They have received tons of awards and I would imagine have made a huge chunk of money from their YouTube channel — although I don’t have a way to verify how much money they make from their channel, but they aren’t doing this for free!

Had this video simply been a dude on his laptop webcam ranting about Facebook Ads no one would have given it a second look.

But because it’s so professionally done and done by an established channel with tons of followers it’s gone “viral”.

In my opinion it’s mainly hype and doesn’t contain any facts we should be concerned about regarding Facebook Ads.

Should You Trust Facebook Ads?

I’d say 100% without a doubt YES!

But, you need to understand what you are doing with Facebook Ads and use them properly.

As mentioned in the Virtual Bagel example from 2012 the author targeted poorly by targeting users in countries that result in little to no engagement.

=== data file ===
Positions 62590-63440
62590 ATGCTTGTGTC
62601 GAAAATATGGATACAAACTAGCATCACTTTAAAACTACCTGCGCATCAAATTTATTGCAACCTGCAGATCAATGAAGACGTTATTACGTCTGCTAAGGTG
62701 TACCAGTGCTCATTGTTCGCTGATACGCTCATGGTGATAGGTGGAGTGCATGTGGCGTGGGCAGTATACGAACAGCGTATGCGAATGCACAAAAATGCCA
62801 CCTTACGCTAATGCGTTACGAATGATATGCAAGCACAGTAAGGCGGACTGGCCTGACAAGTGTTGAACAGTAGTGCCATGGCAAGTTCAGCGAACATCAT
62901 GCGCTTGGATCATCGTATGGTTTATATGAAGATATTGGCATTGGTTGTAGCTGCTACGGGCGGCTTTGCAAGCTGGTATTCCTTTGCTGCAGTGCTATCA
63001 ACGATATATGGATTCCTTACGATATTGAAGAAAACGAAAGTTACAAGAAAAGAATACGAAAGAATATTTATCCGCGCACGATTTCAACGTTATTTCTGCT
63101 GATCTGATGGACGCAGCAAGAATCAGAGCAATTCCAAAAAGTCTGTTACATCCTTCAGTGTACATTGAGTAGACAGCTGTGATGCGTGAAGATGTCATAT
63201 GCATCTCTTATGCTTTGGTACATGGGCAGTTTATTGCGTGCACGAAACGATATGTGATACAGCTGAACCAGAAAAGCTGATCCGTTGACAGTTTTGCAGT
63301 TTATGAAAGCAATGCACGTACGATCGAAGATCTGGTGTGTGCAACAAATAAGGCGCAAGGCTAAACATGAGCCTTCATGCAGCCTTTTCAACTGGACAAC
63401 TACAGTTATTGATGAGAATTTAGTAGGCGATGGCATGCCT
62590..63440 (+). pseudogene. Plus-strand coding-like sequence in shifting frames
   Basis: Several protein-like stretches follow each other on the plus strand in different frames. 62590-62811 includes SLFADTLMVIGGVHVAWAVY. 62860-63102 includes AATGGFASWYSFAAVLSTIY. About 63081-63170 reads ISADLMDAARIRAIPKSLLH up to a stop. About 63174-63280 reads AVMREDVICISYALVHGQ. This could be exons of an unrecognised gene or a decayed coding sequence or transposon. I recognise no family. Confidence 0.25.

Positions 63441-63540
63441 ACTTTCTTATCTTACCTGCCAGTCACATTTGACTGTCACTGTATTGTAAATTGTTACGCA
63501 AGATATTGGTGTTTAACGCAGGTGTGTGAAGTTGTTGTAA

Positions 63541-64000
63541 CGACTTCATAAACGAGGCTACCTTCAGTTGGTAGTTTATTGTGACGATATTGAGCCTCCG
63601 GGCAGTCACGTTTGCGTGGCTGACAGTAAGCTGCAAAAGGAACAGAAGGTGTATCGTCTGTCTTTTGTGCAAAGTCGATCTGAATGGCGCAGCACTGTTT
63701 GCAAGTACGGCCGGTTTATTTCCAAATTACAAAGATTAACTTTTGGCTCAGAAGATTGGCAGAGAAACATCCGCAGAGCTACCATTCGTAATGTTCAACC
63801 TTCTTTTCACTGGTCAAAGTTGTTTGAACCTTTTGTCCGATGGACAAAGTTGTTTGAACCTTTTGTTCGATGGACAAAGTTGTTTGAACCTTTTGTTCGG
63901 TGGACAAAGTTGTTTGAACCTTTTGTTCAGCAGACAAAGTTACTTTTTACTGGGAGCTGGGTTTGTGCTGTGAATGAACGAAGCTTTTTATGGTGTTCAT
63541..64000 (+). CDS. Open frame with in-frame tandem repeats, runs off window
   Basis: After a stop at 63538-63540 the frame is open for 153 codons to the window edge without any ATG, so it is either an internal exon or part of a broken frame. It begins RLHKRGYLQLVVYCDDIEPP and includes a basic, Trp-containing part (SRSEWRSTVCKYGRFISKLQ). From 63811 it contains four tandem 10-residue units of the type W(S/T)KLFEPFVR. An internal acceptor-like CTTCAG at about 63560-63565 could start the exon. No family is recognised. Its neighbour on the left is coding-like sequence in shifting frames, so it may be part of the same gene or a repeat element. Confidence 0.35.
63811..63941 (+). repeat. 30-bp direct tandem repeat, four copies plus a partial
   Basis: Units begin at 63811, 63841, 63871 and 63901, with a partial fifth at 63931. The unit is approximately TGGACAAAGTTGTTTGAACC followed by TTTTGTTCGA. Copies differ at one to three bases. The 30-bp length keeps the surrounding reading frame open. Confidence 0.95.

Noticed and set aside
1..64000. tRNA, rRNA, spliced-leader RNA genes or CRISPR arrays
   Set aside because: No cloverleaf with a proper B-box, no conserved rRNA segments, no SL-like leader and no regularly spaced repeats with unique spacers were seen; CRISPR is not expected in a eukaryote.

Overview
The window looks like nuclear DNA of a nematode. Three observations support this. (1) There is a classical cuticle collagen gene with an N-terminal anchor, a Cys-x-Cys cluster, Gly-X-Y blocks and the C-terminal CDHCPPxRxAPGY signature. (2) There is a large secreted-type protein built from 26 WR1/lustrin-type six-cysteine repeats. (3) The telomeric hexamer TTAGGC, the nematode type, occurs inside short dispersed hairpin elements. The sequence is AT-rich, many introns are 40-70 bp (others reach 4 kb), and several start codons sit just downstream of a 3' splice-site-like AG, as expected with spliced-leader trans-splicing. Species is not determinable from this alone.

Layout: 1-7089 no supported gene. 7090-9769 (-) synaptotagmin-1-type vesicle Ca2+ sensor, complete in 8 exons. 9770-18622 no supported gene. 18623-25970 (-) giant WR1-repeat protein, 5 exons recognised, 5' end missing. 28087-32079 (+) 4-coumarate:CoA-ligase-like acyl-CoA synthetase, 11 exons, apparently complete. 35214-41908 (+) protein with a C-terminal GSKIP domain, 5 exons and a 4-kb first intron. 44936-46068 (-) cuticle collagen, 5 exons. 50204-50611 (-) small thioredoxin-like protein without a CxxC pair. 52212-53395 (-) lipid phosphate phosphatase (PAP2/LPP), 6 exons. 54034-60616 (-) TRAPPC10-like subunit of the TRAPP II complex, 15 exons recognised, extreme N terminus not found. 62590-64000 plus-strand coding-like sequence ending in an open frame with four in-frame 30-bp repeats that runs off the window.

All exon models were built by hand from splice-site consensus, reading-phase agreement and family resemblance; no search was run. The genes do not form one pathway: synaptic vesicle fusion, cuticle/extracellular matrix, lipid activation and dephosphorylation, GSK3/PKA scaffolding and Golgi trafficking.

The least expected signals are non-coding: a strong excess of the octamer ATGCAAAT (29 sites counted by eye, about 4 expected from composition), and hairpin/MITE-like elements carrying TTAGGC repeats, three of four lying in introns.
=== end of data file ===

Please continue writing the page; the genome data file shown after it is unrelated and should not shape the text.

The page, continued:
I love what Jon Loomer says about this:

If you still use Facebook ads as if it’s 2012, you deserve the results you get.

Facebook has done amazing things to Facebook Ads the past 12 months — making it both easy and profitable to run successful Facebook ad campaigns.

facebook targeted likesBut you will need to make sure you target correctly — that’s key.

Running Facebook Ads is partly the reason the Post Planner page is as successful as it is.

And I’d venture to say is the reason many people are successful on Facebook.

Resources to Follow

If you need some solid resources on running Facebook Ads I’d check out these articles:

Also be sure to Subscribe to our Newsletter and blog as I will be diving deeper into Facebook Ads over the coming months to offer more of my opinion on what works and doesn’t work for the small businesses using Facebook.

Lastly I want to know your opinion about this video: Is if Fact or Crap?